The Nxai National Park is an area rich in avifauna, thanks also to the different types of habitats that lie there; here in total 217 species of birds have been recorded.

There are several bird species in the meadows, including ant-eating chats, white-browed sparrow weavers, capped wheatears, pale chanting  goshawks; while the white-browed robin, the Southern pied babbler and the chinspot batis can be seen in the acacia bushes.

In the mopane forests, in the North-Eastern part of the park, there are the red-billed hornbill, the red-billed francolin and the barred owl.

The distinction between different habitats found in the park is reflected in the distribution of species of birds belonging to the same family, such as the double-banded courser and the Northern black korhaan, both species typically living in the Kalahari basin, are found only in the open grasslands, while the bronze-winged courser and the red-crested korhaan, that are very similar in appearance, are found only in the wooded areas.

In the Nxai National Park there are many species of birds such as the bateleur, the martial eagle, the tawny eagle and the brown snake eagle; during the summer months, from November to April, some migratory species add up, such as the steppe buzzard, the western red-footed kestrel, the yellow-billed kite and the lesser-spotted eagle.

The Kori bustard, the secretary bird and, during the summer months, the white stork hunt in the grass, while after heavy rains you can also see the wattled crane.

In the spring months, from September to November, it is the period of lark reproduction and their lures can be heard everywhere, some of the species present are: the Sabota lark, the rufous -naped lark, the red-capped lark, the fawn-colored lark, the dusky lark and the cape clapper lark.

During the summer months, when in the Nxai National Park there are wildebeest and zebra herds, there are also some species of birds that usually take advantage of herbivores, such as the carmine bee-eater and the blue-cheecked bee-eater feeding on insects that rise from the ground at the passage of a zebra or another animal.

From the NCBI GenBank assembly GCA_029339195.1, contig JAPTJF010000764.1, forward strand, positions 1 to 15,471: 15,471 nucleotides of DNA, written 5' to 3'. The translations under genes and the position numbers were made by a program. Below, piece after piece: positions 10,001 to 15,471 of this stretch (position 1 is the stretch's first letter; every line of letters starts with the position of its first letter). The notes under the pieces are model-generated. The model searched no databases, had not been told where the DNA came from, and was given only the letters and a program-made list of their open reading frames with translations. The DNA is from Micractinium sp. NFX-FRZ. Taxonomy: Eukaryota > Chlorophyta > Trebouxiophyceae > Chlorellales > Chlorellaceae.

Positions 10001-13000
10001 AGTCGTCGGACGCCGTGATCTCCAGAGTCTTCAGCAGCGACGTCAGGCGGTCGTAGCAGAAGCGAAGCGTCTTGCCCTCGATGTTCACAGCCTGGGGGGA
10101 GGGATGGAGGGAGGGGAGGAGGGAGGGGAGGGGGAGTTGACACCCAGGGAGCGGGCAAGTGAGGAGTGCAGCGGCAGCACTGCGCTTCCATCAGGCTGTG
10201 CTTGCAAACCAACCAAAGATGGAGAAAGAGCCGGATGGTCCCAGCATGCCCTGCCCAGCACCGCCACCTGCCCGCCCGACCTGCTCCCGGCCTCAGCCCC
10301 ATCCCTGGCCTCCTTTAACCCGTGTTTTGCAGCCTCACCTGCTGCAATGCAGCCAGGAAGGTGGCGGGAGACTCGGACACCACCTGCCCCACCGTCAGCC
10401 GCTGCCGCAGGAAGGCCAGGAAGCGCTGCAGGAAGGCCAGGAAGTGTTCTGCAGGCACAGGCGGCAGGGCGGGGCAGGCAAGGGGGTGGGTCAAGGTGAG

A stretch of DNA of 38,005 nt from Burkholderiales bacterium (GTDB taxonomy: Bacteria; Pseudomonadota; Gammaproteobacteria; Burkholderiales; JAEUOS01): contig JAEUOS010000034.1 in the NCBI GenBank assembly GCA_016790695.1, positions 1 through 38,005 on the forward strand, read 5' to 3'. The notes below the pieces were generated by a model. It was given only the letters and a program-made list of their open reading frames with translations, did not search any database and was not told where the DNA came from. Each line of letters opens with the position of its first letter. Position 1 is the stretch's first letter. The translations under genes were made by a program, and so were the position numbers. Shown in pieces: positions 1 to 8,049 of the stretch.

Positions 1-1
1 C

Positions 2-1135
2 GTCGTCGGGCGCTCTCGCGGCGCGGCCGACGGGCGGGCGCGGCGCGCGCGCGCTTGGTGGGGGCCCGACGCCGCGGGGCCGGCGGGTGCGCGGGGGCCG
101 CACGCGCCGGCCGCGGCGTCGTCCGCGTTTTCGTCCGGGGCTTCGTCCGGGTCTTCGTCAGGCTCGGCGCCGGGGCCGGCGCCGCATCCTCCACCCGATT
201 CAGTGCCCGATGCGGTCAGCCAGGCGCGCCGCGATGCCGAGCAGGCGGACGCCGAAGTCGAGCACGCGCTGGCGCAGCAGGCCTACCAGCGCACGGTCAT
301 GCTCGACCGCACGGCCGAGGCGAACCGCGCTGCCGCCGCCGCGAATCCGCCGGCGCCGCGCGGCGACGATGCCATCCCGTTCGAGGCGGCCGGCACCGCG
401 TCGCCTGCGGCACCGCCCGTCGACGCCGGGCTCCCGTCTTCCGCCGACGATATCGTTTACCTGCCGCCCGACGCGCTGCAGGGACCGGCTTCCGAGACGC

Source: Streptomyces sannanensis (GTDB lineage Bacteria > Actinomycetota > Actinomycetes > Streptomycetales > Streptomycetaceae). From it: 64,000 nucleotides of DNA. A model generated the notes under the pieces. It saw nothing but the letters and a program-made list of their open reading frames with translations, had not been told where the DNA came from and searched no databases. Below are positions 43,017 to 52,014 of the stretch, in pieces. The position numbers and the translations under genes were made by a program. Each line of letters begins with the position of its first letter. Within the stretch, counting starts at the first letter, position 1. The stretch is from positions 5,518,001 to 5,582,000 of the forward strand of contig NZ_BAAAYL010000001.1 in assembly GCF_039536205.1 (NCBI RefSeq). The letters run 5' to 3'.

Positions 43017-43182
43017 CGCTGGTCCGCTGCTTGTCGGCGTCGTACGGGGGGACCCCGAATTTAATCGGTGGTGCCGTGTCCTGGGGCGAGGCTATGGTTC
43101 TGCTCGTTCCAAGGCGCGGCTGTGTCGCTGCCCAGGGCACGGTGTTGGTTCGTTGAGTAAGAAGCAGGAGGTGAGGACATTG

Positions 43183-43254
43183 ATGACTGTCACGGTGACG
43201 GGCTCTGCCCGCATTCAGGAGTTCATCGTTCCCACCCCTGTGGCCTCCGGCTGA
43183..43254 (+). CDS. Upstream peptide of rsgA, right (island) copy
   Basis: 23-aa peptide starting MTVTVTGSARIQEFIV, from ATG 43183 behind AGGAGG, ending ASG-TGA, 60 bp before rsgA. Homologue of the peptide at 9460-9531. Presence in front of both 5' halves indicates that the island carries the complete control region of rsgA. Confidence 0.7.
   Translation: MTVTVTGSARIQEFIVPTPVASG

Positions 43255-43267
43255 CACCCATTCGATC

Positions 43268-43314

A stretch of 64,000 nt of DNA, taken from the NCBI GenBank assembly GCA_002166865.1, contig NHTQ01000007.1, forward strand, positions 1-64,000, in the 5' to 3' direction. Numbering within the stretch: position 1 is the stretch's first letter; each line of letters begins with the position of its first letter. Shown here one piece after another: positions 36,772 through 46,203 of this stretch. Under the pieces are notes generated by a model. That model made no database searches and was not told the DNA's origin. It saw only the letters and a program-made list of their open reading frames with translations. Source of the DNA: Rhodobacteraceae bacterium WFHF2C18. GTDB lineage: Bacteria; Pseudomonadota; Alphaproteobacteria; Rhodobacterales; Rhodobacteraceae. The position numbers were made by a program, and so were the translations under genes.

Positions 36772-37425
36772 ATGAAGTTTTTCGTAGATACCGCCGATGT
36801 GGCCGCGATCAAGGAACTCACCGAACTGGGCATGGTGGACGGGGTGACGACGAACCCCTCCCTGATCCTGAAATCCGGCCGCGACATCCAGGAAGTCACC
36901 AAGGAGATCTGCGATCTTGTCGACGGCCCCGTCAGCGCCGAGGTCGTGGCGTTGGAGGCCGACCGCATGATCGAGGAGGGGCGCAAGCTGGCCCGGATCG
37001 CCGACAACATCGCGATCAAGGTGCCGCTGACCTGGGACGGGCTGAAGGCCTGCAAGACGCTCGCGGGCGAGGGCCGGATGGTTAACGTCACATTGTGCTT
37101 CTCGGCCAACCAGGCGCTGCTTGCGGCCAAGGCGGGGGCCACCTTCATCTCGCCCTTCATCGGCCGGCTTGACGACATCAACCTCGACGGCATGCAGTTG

There are also yellow-billed oxpeckers and red-billed oxpeckers, that can usually be seen on the backs of herbivores, such as zebras, giraffes or wildebeests, while they eat their parasites.

During this period, some vultures waiting to eat carcasses, such as the white-backed vulture and the lappet-faced vulture, can also be seen.

Far away from the areas of the salty and dry lakes, there are several species of passerine such as the violet-eared waxbill, the black-cheeked waxbill, the blue waxbill, the melba finch and the scaly-feathered finch.

In this area there are also the shaft-tailed whydah and the paradise whydah, that have the peculiarity of being brood parasites of the waxbills; but, unlike the cukoos, brood parasites that eliminate puppies' eggs of the unaware hosts, the whydahs’ puppies grow along with the legitimate nest owners as if they were brothers.

The whydahs, in order to succeed in laying the eggs in the nest of the Estrildidae, implement a number of strategies to try to get their parents away from their nest; they also succeed in camouflaging their eggs, being able to produce them of the same color as the host species.

On the huge baobabs, present on those that, thousands of years ago, were islands of the large lake that existed in the Kalahari basin, nest, or just perch, many bird species including hornbills, rollers And owls.

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